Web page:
Paul, an apostle of Jesus Christ by the will of God, to the saints which are at Ephesus, and to the faithful in Christ Jesus:

Grace be to you, and peace, from God our Father, and from the Lord Jesus Christ [Eph. 1:1–2].

Martin Luther said the Letter to Romans is the most important document in the New Testament, the Gospel in its purest form. Martyn Lloyd-Jones said in many ways he agreed there is no purer, plainer statement of the Gospel than the Letter to the Romans, but Ephesians is the sublimest and most majestic expression of it. Other scholars have said that Ephesians is the holiest of the holies. Ruth Paxson says that Ephesians brings one into an atmosphere of unbounded spiritual affluence that creates within one’s heart deepest peace and assurance. It is impossible to live habitually in Ephesians and be depressed.

This Epistle is important because it gives us an understanding of what God has done, and what He is doing both for us and in us. Who are the ecclesia, the called-out people of God? What are they to become? The church, the Body of Christ. Paul enlightens us regarding these truths in the first three chapters. In the last three chapters, Paul describes the particulars as to how we can and ought to walk as Christ’s disciples since we have been

predestinated . . . unto the adoption (as sons) of children by Jesus Christ to himself, . . . [Eph. 1:5];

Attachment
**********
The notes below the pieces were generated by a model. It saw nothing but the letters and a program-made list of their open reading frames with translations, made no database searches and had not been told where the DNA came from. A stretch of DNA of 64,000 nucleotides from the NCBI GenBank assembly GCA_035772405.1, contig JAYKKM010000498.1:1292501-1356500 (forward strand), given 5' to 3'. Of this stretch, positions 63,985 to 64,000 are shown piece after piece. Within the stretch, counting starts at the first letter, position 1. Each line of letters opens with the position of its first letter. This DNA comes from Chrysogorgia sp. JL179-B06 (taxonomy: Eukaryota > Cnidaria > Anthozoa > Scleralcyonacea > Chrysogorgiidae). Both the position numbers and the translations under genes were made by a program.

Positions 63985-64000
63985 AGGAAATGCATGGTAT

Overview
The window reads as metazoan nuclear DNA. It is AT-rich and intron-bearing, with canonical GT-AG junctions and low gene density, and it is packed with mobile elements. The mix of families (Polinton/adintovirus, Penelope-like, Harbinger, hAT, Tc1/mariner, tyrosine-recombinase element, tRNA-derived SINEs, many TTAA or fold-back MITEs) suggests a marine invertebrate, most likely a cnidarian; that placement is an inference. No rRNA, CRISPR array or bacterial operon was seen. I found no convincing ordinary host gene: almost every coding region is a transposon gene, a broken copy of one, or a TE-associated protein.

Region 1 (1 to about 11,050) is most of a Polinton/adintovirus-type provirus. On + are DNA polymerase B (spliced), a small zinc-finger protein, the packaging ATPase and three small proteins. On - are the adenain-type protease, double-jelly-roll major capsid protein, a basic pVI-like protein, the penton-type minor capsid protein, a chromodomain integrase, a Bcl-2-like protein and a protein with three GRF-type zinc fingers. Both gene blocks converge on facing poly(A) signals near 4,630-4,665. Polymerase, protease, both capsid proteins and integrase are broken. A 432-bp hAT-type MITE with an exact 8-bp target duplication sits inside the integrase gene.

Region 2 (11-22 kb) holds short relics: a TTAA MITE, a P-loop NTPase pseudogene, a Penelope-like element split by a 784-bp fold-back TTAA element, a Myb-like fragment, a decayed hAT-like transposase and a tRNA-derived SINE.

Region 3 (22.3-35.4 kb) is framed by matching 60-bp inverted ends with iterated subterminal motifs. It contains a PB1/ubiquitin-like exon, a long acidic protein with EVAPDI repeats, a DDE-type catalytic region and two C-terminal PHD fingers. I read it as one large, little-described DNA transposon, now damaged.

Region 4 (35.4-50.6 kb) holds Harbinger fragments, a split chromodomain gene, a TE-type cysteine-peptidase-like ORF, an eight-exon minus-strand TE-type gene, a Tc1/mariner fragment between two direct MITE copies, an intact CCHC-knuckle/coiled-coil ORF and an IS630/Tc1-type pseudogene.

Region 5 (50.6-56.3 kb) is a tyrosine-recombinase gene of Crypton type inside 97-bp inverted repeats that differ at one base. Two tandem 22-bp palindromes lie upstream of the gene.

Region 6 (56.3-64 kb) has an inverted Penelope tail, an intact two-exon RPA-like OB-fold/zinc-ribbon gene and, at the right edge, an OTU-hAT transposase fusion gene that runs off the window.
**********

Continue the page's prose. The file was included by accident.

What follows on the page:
quickened (made alive) us together with Christ,(by grace ye are (have been) saved) [Eph. 2:5];

created (after the likeness of God) in righteousness and true holiness [Eph. 4:24].

What was unique about Ephesus? It was an important city at the time of Paul, composed of Gentiles. There is no record of a Jewish community being there at that time. Paul spent three years in Ephesus, where he instructed the people in the pure doctrine of the Gospel. When he was a prisoner in Rome, he wrote this Epistle after perceiving that the people needed to be reminded of what he had taught them and to confirm it.

In doing this, Paul reminds the Ephesians of God’s free election and states that they were called into the Kingdom of God because they had been appointed for this before they were born; reminds them of God’s free act of adoption after tracing salvation to its true source; and prays for God to enlighten them in the full knowledge of Christ, so that they may comprehend the mysteries of God.